6.1.2 Strong Productions
Since MillWheel handles inputs that are not necessarily ordered
or deterministic,we checkpoint produced records before delivery
in the same atomic write as state modification.We call this pat-
tern of checkpointing before record production
strong productions
.
Take the example of a computation that aggregates by wall time,
that is emitting counts downstream.Without a checkpoint,it would
be possible for that computation to produce a windowcount down-
stream,but crash before saving its state.Once the computation
came back up,it might receive another record (and add it to the
count) before producing the same aggregate,creating a record that
was bit-wise distinct from its predecessor but corresponded to the
same logical window!In order to handle this case correctly,the
downstreamconsumer would need complex conflict resolution logic.
With MillWheel,however,the simple solution just works,because
the user’s application logic has been made into an idempotent op-
eration by the systemguarantees.
We use a storage system such as Bigtable [7],which efficiently
implements blind writes (as opposed to read-modify-write opera-
tions),making checkpoints mimic the behavior of a log.When
a process restarts,the checkpoints are scanned into memory and
replayed.Checkpoint data is deleted once these productions are
successful.
6.1.3 Weak Productions and Idempotency
Taken together,the combination of strong productions and exactly-
once delivery makes many computations idempotent with regard to
system-level retries.However,some computations may already be
idempotent,regardless of the presence of these guarantees (which
come with a resource and latency cost).Depending on the seman-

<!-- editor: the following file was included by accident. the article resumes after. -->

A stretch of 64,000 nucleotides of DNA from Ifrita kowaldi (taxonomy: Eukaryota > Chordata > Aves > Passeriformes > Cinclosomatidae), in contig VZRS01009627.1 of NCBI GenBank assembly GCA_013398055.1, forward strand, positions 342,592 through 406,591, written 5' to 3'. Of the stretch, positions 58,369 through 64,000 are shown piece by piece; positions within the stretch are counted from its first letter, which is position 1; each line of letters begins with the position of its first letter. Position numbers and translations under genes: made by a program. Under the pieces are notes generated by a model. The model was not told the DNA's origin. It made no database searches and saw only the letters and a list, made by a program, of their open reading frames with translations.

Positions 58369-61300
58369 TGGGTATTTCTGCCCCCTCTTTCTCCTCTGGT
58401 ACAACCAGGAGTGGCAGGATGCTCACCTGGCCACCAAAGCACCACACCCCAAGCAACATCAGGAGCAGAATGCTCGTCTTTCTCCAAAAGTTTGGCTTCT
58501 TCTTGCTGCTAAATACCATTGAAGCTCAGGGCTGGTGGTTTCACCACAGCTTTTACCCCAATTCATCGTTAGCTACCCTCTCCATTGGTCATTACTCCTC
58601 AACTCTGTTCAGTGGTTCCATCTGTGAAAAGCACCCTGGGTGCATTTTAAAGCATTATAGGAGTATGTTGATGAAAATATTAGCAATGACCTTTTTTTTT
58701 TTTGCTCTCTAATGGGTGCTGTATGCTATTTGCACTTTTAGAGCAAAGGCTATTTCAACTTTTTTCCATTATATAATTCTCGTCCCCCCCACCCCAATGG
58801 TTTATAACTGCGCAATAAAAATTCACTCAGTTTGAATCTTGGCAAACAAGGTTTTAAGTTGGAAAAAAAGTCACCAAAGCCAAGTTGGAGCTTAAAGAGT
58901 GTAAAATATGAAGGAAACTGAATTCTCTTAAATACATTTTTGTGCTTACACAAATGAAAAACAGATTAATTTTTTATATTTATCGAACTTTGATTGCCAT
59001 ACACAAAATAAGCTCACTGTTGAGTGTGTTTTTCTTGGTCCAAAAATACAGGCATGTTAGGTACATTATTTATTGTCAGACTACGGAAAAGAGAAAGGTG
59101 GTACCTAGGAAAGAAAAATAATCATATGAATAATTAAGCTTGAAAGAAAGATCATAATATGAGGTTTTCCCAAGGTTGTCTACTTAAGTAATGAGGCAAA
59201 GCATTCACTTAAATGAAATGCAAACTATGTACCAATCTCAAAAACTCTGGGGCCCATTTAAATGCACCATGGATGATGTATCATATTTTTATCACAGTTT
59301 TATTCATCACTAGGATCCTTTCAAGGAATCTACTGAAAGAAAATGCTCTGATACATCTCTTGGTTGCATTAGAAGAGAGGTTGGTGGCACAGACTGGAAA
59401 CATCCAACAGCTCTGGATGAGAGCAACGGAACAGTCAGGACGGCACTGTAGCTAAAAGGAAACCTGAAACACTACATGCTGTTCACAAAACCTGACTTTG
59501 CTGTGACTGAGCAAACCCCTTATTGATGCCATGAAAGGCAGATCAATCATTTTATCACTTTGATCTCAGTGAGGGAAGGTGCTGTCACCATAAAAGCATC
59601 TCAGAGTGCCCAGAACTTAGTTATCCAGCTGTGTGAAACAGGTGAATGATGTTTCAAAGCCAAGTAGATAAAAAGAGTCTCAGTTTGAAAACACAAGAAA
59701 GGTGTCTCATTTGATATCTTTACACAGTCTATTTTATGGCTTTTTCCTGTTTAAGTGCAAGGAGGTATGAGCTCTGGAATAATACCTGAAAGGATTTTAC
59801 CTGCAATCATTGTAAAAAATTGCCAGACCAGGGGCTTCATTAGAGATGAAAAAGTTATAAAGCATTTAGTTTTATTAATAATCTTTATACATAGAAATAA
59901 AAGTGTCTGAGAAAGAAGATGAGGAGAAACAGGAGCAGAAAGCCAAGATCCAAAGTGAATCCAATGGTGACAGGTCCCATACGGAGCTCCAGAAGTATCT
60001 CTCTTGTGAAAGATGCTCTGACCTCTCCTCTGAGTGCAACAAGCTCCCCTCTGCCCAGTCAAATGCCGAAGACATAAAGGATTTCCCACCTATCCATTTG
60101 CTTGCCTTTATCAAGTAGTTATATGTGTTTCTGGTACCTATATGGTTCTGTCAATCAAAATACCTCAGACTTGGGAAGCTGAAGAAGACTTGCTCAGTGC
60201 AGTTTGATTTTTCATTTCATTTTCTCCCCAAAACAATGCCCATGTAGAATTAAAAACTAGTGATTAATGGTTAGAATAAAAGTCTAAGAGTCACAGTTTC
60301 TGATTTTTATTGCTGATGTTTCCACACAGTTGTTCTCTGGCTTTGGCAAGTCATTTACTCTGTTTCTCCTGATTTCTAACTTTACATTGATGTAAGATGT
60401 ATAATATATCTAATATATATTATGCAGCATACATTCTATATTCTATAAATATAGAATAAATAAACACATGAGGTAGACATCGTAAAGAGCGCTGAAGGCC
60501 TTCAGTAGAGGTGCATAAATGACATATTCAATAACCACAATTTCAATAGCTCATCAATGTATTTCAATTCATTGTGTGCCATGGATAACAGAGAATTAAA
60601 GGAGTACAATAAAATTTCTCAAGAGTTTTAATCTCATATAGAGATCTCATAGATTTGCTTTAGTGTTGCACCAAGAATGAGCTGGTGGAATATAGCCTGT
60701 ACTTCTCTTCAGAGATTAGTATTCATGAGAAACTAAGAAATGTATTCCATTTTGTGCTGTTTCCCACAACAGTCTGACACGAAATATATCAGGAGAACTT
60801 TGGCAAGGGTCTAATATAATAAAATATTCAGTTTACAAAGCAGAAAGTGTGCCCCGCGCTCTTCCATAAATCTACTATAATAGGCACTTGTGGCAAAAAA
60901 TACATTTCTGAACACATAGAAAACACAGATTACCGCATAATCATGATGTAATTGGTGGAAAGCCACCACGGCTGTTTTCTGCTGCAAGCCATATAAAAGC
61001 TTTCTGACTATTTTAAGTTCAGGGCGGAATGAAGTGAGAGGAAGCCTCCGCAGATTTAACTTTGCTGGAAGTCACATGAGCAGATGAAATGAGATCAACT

tic needs of an application,strong productions and/or exactly-once
can be disabled by the user at their discretion.At the system level,
disabling exactly-once can be accomplished simply by skipping the
deduplication pass,but disabling strong productions requires more
attention to performance.
For
weak productions
,rather than checkpointing record produc-
tions before delivery,we broadcast downstreamdeliveries optimisti-
cally,prior to persisting state.Empirically,this introduces a new
problem,in that the completion times of consecutive stages of the
pipeline are nowstrictly coupled as they wait for downstreamACKs
of records.Combined with the possibility of machine failure,this
can greatly increase end-to-end latency for straggler productions as
pipeline depth increases.For example,if we assume (rather pes-
simistically) that there is a 1% chance that any machine will fail
during a given minute,then the probability that we will be waiting
on at least one failure increases disastrously with pipeline depth –
for a pipeline of depth 5,a given production could have nearly a 5%
chance of experiencing a failure every minute!We ameliorate this
by checkpointing a small percentage of straggler pending produc-
tions,allowing those stages to ACK their senders.By selectively
checkpointing in this way,we can both improve end-to-end latency
and reduce overall resource consumption.
In Figure 11,we show this checkpointing mechanism in action.
Computation A produces to Computation B,which immediately
produces to Computation C.However,Computation C is slow to
ACK,so Computation Bcheckpoints the production after a 1-second
delay.Thus,Computation B can ACK the delivery fromComputa-
tion A,allowing Ato free any resources associated with the produc-
tion.Even when Computation B subsequently restarts,it is able to
recover the record from the checkpoint and retry delivery to Com-
putation C,with no data loss.
Computation A
Computation C
Computation B
Produce
Produce
checkpoint
ACK
ACK
delete
checkpoint
1 sec
1.3 sec
X
B restarts
Replay production
Figure 11:Weak production checkpointing prevents straggler pro-
ductions fromoccupying undue resources in the sender (Computa-
tion A) by saving a checkpoint for Computation B.
The above relaxations would be appropriate in the case of a
pipeline with idempotent computations,since retries would not af-
fect correctness,and downstream productions would also be retry-